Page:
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Mediterranean Diet

Jan 1, 2015
2014 / December 2014

Sixteen countries border the Mediterranean Sea, and although their cultures vary, common to all — especially Greece, Spain, southern Italy and southern France — is the Mediterranean diet. More than a regimen, the Mediterranean diet is a lifestyle of healthy eating, exercise, enjoying meals with family and friends, and moderate red wine consumption with meals.

If you are looking for a heart-healthy eating style, the Mediterranean diet may be ideal. The diet emphasizes eating fruits, vegetables, whole grains, beans, nuts, legumes, extra virgin olive oil and flavorful herbs and spices. It recommends consuming fish and seafood at least twice a week and enjoying poultry, eggs, cheese and yogurt in moderation. Save sweets and red meat for special occasions. Top it off with a glass of red wine and stay physically active.

The Greeks average six or more servings of antioxidant-rich fruits and vegetables a day. Grains in the Mediterranean area are typically whole grains. Bread remains an important part of the diet; however, most people in the region eat bread plain or dipped in olive oil and not with butter or margarine, which contain saturated fat and trans fat.

The diet focuses not on limiting total fat consumption but instead choosing healthier fats. It discourages saturated fats and hydrogenated oils (trans fats), both of which contribute to heart disease. Nuts are high in fat, but most of the fat is healthy. Because nuts are high in calories, they should be eaten in small amounts. Avoid candied, honey-roasted and heavily salted nuts.

The Mediterranean diet relies on olive oil as the primary source of fat. Olive oil is mainly monounsaturated, which can lower low-density lipoprotein (LDL) cholesterol levels when used in place of saturated fats or trans fats. Extra virgin olive oil and virgin olive oil, the least processed forms, contain the highest levels of protective plant compounds that provide antioxidants.

Canola oil and some nuts also contain beneficial linoleic acid, a type of omega-3 fatty acid. Omega-3 fatty acids, associated with decreased incidence of sudden heart attacks, can lower cholesterol, decrease blood clotting, improve the health of blood vessels and moderate blood pressure. Fatty fish such as mackerel, lake trout, herring, sardines, albacore tuna and salmon prove rich sources of omega-3.

The effects of alcohol have been debated for years. Some health care providers are reluctant to encourage alcohol consumption because of the consequences of excessive drinking. However, alcohol in moderation has been associated with a reduced risk of heart disease in some research studies. The Mediterranean diet typically includes a moderate amount of wine, usually red — no more than 5 ounces daily for women of all ages and men older than 65, no more than 10 ounces for younger men. More than that may increase the risk of health problems, including certain types of cancer. Drinking red wine with meals is not essential; avoid wine if you are prone to alcohol abuse, pregnant, at risk for breast cancer or have other conditions that alcohol could make worse.

Possible health concerns with the Mediterranean diet include weight gain from the fats in olive oil and nuts, reduced iron levels and calcium loss from eating fewer dairy products. If you follow the diet, be sure to eat foods rich in iron and Vitamin C, which helps your body absorb iron. Ask your health care provider about taking an iron or calcium supplement.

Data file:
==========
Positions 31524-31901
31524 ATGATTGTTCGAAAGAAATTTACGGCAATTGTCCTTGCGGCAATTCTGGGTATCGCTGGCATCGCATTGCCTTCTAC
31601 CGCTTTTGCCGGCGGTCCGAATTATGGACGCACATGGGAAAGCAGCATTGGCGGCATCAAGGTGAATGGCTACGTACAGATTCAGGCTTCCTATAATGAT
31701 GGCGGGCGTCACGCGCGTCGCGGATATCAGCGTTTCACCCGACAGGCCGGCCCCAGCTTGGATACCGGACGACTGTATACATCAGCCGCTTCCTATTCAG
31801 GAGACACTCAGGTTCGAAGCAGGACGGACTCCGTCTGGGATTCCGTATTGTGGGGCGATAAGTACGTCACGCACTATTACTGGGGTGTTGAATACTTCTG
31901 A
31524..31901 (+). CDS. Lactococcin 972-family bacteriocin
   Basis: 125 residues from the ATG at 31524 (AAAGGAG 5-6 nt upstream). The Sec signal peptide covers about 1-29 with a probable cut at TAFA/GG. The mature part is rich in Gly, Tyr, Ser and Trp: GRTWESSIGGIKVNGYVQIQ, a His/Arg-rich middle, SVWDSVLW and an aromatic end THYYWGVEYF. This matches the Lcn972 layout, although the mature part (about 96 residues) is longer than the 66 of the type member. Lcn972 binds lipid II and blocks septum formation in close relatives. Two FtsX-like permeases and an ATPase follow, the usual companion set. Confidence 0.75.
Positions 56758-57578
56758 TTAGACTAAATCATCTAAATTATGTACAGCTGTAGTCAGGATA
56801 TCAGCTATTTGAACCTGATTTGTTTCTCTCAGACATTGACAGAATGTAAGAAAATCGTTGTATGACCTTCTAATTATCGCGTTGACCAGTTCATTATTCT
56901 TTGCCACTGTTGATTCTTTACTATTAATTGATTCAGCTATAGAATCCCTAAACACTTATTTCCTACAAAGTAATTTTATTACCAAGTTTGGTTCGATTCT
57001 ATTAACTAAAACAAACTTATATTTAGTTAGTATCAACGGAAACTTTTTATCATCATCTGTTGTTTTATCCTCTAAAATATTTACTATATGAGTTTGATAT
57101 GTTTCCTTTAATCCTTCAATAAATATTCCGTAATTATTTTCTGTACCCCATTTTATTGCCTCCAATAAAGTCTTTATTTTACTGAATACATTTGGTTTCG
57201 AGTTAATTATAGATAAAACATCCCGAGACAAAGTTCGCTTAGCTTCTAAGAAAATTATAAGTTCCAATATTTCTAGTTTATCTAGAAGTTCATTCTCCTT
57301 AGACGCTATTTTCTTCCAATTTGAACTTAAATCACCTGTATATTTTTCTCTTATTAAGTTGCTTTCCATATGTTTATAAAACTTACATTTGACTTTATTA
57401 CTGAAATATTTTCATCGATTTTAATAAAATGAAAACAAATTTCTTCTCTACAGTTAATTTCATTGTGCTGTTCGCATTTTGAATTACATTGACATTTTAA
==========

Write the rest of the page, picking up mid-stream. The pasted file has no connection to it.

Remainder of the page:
Those at risk for heart disease adhering to the Mediterranean diet may reduce the risk of type 2 diabetes. Research revealed that, compared to other diet patterns, a Mediterranean diet rich in fish, nuts, vegetables and fruit was associated with a 21 percent lower risk of type 2 diabetes — and a 27 percent lower risk among people at high risk for heart disease.

It is never too late to start eating a healthy diet. Following a Mediterranean diet may prevent the development of diabetes irrespective of age, gender, race or culture. In 19 studies that followed 162,000 Europeans and non-Europeans for an average of 5.5 years, the diet reduced the risk of type 2 diabetes in both groups. Additional studies revealed the impact of dietary changes on metabolic syndrome; following a Mediterranean diet and participating in moderate exercise corrected metabolic syndrome in 55 percent of participants.

Other researchers claim the Mediterranean diet can protect against depression, Alzheimer’s disease, dementia and Parkinson’s disease. The diet may produce more stable blood sugars, lower cholesterol and triglyceride levels and a lower risk of heart disease and other health problems.

Maintain a Mediterranean diet:

  • Eat vegetables and fruit.
  • Switch to whole grains.
  • Choose good fats: avocados, olives, almonds, walnuts, cashews, pistachios and natural peanut butter.
  • Instead of butter and margarine, use EVOO flavored with pepper or herbs.
  • Switch to skim milk, low-fat cheese and fat-free yogurt.
  • Limit eggs to four per week.
  • Eat fish and poultry at least twice a week.
  • Use spices and herbs instead of salt.
  • Avoid red meat or limit to lean cuts two to three times a month.
  • Avoid sweets and dessert.
  • Get moderate exercise.
  • Enjoy meals with family and friends.

The content of this article is for informational purposes only. It is not intended to be a substitute for professional medical advice, diagnosis or treatment. Always seek the advice of your physician or other qualified health care provider with any questions you may have regarding a medical condition.

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